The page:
Persepolis by Marjane Satrapi

book cover of Persepolis

My sister bought this book years ago for a university literature class and since then I’ve been begging her to let me borrow it. Finally, she came through with the goods – and what an amazing read it’s been!

Marjane Satrapi moves elegantly through topics like the Iranian Revolution, Islamic fundamentalism, the Iran-Iraq war, “exile” and return. She’s able to convey so much with so little: the weight of Iran’s history and traditions, the brutal regime they lived under and feared before the revolution, and the brutal yet different regime that replaced it; the tragedy of war; the alienation of living in “exile” and the alienation of returning afterwards.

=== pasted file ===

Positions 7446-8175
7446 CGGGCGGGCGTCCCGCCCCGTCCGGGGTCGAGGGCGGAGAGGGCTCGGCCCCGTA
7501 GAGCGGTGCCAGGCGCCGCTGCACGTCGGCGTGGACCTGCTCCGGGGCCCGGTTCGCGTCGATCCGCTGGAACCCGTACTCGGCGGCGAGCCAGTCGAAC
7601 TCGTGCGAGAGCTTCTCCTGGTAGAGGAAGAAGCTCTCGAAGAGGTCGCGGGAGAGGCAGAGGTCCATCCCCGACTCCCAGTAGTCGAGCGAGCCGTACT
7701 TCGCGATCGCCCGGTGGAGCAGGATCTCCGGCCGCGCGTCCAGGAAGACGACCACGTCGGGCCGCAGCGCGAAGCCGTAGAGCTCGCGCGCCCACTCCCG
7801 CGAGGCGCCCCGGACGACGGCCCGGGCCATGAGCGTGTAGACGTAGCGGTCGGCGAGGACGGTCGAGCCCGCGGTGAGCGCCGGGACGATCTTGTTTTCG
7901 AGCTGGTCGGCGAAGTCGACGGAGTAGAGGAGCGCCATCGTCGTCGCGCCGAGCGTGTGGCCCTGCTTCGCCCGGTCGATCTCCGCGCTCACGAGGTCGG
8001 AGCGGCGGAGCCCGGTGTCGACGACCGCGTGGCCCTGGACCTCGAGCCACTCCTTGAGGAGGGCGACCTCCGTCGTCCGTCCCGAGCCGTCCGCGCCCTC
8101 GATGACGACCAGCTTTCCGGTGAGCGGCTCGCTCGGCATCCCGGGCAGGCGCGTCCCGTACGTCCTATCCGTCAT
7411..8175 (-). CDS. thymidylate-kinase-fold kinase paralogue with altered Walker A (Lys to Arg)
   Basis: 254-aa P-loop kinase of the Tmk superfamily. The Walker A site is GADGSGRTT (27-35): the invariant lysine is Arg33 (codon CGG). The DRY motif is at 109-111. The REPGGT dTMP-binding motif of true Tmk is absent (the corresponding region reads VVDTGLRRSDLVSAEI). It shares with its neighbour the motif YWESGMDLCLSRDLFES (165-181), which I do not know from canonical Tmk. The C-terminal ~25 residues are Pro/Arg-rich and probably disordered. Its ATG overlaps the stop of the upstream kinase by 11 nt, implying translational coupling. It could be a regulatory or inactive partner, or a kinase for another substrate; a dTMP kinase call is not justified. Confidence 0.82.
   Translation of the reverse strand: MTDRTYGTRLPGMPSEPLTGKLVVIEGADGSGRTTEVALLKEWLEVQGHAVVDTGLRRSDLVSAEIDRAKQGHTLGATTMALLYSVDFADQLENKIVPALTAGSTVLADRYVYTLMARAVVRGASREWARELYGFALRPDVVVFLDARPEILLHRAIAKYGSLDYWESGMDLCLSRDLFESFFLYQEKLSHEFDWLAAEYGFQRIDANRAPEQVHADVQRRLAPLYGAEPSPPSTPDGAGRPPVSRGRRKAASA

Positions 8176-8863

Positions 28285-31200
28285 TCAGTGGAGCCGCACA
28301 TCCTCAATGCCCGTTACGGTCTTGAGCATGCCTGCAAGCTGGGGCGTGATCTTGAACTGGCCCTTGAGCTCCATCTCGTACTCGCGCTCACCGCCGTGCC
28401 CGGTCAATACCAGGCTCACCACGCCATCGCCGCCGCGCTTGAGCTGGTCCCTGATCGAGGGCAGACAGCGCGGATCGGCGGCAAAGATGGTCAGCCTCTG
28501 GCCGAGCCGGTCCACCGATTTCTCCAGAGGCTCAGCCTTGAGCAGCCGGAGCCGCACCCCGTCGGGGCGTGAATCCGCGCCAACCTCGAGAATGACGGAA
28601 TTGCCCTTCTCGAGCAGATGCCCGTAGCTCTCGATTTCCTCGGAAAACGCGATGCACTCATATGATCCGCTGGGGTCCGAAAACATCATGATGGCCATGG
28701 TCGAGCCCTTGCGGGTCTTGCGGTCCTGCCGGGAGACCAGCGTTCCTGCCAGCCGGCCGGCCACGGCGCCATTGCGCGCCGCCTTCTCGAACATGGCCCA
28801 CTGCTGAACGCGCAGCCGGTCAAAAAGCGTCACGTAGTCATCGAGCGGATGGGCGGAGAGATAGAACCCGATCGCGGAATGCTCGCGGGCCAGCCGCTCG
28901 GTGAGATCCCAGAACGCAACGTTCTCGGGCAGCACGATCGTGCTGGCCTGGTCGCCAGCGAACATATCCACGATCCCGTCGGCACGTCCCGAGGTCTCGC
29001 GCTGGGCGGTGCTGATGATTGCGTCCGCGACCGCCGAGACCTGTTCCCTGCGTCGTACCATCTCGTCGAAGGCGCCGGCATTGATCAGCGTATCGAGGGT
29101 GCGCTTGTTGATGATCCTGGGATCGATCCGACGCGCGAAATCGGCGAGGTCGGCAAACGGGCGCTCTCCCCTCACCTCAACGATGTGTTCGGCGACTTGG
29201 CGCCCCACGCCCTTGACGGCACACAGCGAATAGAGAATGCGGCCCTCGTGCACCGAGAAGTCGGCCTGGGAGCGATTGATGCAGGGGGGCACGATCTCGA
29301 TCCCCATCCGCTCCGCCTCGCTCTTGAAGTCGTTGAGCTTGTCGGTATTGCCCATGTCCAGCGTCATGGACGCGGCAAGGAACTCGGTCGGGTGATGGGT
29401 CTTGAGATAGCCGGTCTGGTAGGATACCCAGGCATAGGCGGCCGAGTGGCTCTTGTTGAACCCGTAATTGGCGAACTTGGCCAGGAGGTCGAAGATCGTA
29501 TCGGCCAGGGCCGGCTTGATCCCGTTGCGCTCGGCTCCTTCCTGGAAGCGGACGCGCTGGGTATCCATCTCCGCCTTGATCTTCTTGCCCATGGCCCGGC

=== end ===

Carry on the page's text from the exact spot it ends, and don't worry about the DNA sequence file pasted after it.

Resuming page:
I also adored Marjane herself, as depicted in this memoir: precocious and sassy as a child, unable to restrain her outspoken tendencies as a teenager, and a rebellious young adult who keeps pushing the boundaries of respectable behaviour. She is a flawed character – selfish at times, and especially as the book went on a bit judgemental and withdrawn – but I found this refreshing. I feel like a lot of the time, male characters are “allowed” to be like this, and I appreciated seeing a female version for once.

In English these were originally published in two volumes, and of those I’d say that I preferred the first slightly over the second. The second volume did remind me somewhat of the 2011 film Circumstance, as another depiction of youth culture and rebellion in post-revolutionary Iran. Regardless, Persepolis as a whole is well-deserving of its stellar reputation.


a cartoony avatar of Jessica Smith is a socialist and a feminist who loves animals, books, gaming, and cooking; she’s also interested in linguistics, history, technology and society.